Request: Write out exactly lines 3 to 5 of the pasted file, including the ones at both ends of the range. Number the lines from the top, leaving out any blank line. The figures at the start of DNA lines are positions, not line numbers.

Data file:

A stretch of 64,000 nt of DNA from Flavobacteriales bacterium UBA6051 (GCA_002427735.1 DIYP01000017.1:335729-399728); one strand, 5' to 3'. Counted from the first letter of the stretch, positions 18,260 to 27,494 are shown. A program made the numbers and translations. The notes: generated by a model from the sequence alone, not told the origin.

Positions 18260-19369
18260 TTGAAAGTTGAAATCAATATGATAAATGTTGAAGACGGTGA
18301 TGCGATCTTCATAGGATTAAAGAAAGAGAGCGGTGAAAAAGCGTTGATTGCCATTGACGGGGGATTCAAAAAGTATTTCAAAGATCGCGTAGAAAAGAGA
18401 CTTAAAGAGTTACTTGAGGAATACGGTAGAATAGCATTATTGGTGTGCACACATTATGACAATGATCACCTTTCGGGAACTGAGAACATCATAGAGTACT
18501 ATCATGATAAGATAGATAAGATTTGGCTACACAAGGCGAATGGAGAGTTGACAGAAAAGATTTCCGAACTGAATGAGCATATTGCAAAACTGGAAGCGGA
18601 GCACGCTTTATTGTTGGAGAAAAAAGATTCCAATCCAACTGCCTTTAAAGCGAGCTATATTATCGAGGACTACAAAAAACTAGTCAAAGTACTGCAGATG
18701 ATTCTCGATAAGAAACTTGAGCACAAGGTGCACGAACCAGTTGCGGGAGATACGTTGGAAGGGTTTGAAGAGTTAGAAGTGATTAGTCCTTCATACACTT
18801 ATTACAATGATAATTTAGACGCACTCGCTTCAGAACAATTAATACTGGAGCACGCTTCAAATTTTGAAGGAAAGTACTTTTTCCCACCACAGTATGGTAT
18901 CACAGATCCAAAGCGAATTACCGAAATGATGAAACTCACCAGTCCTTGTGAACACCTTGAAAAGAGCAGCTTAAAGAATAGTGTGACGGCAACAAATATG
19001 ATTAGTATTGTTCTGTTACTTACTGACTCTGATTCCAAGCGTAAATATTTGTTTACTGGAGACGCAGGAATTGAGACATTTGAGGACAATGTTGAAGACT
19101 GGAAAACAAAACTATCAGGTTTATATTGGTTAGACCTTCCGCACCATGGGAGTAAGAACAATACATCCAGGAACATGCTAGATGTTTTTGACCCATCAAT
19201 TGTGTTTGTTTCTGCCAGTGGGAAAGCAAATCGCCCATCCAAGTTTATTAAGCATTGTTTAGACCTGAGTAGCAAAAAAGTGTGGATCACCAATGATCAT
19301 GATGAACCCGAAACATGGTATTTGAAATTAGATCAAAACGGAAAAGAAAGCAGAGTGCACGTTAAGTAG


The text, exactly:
18260 TTGAAAGTTGAAATCAATATGATAAATGTTGAAGACGGTGA
18301 TGCGATCTTCATAGGATTAAAGAAAGAGAGCGGTGAAAAAGCGTTGATTGCCATTGACGGGGGATTCAAAAAGTATTTCAAAGATCGCGTAGAAAAGAGA
18401 CTTAAAGAGTTACTTGAGGAATACGGTAGAATAGCATTATTGGTGTGCACACATTATGACAATGATCACCTTTCGGGAACTGAGAACATCATAGAGTACT